Like the first Human Centipede film, the sequel isn’t a straight horror. Instead it comes across as something of a satire on the ‘Torture Porn’ genre, as well as a direct swipe at those who believe on screen violence leads to real life re-enactments – something hinted at by the BBFC’s statement and their subsequent press release. When asked to clarify how these elements affected the BBFC’s refusal to classify the film, Lapper explained to us, ‘If a film goes that far in terms of satirising extreme violence, there’s always the risk it will fall into the same trap as the material it’s attempting to satirise.  I’m afraid that’s what we felt had happened with HC2…

‘It seemed to us that the film could be read in a variety of ways, as many films can be. However, we also felt the film went to such extremes that it breached  the Classification Guidelines and posed a real, as opposed to a fanciful, risk of harm to potential viewers within the terms of the Video Recordings Act 1984  and may have been in breach of the Obscene Publications Acts 1959 and 1964’.

Unsurprisingly, Six disagreed, ‘It has a lot of black humour in it, and [the BBFC’s commentary] says it was about sexual obsession by the main character, and I think that’s not true. It’s not a sexual film. Of course there are elements in it, but that’s not what the story is about, and everybody was thinking it’s about this sex crazed maniac or something. I’m very glad if people see the film now, they see a whole different film than the BBFC gave in their report.’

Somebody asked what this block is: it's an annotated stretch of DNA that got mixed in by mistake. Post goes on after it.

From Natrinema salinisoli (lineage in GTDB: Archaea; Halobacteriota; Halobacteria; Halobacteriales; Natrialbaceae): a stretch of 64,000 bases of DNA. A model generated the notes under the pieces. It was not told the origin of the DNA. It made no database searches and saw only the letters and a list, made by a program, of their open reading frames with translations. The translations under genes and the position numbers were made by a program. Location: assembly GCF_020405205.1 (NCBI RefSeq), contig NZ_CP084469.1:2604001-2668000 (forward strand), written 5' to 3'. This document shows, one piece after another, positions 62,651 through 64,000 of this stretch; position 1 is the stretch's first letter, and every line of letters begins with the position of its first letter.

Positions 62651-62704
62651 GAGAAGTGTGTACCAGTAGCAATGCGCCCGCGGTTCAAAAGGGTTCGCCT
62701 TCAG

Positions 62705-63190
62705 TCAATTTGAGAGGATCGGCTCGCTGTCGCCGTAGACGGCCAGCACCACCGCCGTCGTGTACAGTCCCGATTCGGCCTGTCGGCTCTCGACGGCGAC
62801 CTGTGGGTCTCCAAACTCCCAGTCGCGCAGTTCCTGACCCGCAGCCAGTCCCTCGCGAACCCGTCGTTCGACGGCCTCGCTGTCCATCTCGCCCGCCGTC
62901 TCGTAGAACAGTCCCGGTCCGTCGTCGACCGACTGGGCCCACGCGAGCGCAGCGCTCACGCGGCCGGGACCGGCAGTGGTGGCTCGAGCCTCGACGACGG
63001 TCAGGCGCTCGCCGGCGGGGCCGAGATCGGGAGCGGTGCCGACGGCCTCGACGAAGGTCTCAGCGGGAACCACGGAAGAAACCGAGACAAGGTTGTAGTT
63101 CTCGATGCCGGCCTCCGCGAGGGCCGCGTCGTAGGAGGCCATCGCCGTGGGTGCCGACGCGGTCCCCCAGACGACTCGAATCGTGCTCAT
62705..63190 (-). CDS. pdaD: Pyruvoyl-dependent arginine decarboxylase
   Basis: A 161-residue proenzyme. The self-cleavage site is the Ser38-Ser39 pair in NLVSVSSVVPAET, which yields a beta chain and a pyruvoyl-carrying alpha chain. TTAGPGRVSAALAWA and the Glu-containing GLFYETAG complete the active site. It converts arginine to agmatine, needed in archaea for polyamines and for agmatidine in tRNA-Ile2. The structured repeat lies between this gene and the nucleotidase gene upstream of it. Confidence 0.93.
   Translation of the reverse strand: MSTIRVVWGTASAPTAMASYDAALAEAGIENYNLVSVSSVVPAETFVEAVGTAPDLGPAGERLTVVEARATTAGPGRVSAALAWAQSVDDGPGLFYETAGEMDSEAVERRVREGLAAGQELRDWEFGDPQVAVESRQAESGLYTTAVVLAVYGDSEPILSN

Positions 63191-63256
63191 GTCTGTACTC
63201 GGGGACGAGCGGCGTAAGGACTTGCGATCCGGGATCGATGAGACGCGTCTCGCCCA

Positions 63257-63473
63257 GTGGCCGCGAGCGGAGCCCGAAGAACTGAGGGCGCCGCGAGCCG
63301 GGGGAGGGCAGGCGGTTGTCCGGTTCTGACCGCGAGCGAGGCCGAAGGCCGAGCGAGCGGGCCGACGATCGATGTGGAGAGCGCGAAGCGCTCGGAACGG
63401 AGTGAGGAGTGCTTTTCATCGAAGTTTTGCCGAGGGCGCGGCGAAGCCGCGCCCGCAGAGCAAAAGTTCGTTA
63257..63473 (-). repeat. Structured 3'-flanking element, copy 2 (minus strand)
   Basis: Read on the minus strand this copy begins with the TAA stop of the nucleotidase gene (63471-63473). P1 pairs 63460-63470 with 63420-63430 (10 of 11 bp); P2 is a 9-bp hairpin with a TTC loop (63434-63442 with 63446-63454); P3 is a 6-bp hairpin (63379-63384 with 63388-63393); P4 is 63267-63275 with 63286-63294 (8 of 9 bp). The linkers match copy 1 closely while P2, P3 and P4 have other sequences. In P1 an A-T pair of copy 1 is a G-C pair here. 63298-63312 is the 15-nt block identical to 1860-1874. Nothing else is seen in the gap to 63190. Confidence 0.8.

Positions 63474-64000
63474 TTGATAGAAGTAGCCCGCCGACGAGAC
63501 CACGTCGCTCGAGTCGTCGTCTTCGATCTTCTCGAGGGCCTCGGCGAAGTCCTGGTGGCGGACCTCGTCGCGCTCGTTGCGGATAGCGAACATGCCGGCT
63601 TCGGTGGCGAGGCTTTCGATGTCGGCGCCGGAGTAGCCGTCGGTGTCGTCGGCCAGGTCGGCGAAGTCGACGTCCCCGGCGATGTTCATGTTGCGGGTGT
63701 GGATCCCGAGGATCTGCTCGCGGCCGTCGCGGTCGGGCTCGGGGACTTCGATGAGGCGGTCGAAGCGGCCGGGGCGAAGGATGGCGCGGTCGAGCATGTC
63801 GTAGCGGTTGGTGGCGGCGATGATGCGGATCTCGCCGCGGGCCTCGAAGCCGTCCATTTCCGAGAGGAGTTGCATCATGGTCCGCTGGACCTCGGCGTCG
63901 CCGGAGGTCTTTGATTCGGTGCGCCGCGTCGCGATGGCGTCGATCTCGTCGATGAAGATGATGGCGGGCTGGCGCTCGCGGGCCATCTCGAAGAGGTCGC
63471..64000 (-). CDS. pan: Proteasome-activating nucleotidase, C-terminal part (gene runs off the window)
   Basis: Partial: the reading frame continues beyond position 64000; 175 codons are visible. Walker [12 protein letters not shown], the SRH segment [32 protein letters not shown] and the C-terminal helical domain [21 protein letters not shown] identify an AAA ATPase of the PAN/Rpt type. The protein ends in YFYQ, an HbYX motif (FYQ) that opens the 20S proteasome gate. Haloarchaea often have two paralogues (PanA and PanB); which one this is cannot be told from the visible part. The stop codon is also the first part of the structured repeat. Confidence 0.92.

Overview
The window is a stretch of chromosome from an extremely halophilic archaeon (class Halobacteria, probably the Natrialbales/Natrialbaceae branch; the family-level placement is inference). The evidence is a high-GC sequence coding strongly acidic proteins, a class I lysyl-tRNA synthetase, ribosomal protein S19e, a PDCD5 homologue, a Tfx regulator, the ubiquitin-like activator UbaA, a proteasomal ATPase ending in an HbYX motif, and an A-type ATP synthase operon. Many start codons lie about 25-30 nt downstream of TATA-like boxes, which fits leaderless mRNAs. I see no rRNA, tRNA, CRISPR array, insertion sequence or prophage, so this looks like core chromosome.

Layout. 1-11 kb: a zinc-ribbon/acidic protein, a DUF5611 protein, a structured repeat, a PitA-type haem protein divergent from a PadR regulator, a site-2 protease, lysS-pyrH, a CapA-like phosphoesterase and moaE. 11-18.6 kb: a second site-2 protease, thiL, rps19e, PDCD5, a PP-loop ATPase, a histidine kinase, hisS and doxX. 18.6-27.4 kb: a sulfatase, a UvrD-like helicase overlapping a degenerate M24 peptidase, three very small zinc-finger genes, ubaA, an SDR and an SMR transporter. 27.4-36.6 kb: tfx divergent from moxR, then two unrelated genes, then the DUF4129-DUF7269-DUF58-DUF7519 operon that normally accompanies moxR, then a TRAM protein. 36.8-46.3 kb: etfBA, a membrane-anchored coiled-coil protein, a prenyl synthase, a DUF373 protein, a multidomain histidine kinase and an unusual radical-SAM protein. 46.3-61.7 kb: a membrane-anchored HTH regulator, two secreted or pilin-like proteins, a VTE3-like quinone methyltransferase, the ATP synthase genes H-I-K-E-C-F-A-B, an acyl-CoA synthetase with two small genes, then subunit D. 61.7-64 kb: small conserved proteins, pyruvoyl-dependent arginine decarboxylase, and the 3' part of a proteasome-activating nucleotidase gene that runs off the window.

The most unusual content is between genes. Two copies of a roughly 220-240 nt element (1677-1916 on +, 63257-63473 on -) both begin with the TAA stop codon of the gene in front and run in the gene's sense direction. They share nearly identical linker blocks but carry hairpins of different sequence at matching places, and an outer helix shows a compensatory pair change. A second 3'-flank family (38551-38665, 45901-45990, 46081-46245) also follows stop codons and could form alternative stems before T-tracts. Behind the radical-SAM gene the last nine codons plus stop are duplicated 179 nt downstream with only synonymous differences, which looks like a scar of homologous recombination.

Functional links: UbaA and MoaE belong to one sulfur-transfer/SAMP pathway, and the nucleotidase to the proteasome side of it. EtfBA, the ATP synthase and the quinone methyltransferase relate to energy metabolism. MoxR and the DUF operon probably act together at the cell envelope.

Harvey also had some thoughts on the matter, likening it to Japanese cinema, ‘It was very misleading. The film’s about a powerless man looking to a powerful figure, and then emulating that powerful figure in order to get power, and he does that ineffectually because he doesn’t have the training and because he’s incompetent himself. So there is that humour element in that,  but also it’s more in keeping with the Japanese horror film tradition of the lone dove syndrome films, where somebody who is picked upon takes revenge in an excessive way, and that then comments on the whole thing. It’s that, and also a satire of the tabloid image of somebody copying a violent film.’